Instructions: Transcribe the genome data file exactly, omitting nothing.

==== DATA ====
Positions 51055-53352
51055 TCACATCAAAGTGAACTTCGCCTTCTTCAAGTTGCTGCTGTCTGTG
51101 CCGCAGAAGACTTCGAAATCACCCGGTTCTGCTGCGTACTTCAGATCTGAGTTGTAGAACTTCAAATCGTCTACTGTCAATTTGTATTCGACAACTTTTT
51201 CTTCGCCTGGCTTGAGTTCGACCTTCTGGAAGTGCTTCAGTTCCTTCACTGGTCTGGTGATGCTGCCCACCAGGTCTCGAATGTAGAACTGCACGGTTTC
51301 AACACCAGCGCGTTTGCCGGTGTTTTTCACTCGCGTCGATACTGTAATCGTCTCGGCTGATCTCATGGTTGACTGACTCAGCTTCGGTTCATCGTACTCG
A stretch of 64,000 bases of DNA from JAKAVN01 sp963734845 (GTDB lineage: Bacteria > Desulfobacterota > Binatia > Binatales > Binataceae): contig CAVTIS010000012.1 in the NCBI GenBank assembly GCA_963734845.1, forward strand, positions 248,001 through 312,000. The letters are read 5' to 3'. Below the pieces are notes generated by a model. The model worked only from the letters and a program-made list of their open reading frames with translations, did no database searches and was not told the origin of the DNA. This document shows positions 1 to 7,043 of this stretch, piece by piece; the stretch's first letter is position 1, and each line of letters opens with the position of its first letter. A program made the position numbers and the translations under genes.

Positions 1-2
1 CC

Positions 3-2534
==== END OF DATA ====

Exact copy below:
Positions 51055-53352
51055 TCACATCAAAGTGAACTTCGCCTTCTTCAAGTTGCTGCTGTCTGTG
51101 CCGCAGAAGACTTCGAAATCACCCGGTTCTGCTGCGTACTTCAGATCTGAGTTGTAGAACTTCAAATCGTCTACTGTCAATTTGTATTCGACAACTTTTT
51201 CTTCGCCTGGCTTGAGTTCGACCTTCTGGAAGTGCTTCAGTTCCTTCACTGGTCTGGTGATGCTGCCCACCAGGTCTCGAATGTAGAACTGCACGGTTTC
51301 AACACCAGCGCGTTTGCCGGTGTTTTTCACTCGCGTCGATACTGTAATCGTCTCGGCTGATCTCATGGTTGACTGACTCAGCTTCGGTTCATCGTACTCG
A stretch of 64,000 bases of DNA from JAKAVN01 sp963734845 (GTDB lineage: Bacteria > Desulfobacterota > Binatia > Binatales > Binataceae): contig CAVTIS010000012.1 in the NCBI GenBank assembly GCA_963734845.1, forward strand, positions 248,001 through 312,000. The letters are read 5' to 3'. Below the pieces are notes generated by a model. The model worked only from the letters and a program-made list of their open reading frames with translations, did no database searches and was not told the origin of the DNA. This document shows positions 1 to 7,043 of this stretch, piece by piece; the stretch's first letter is position 1, and each line of letters opens with the position of its first letter. A program made the position numbers and the translations under genes.

Positions 1-2
1 CC

Positions 3-2534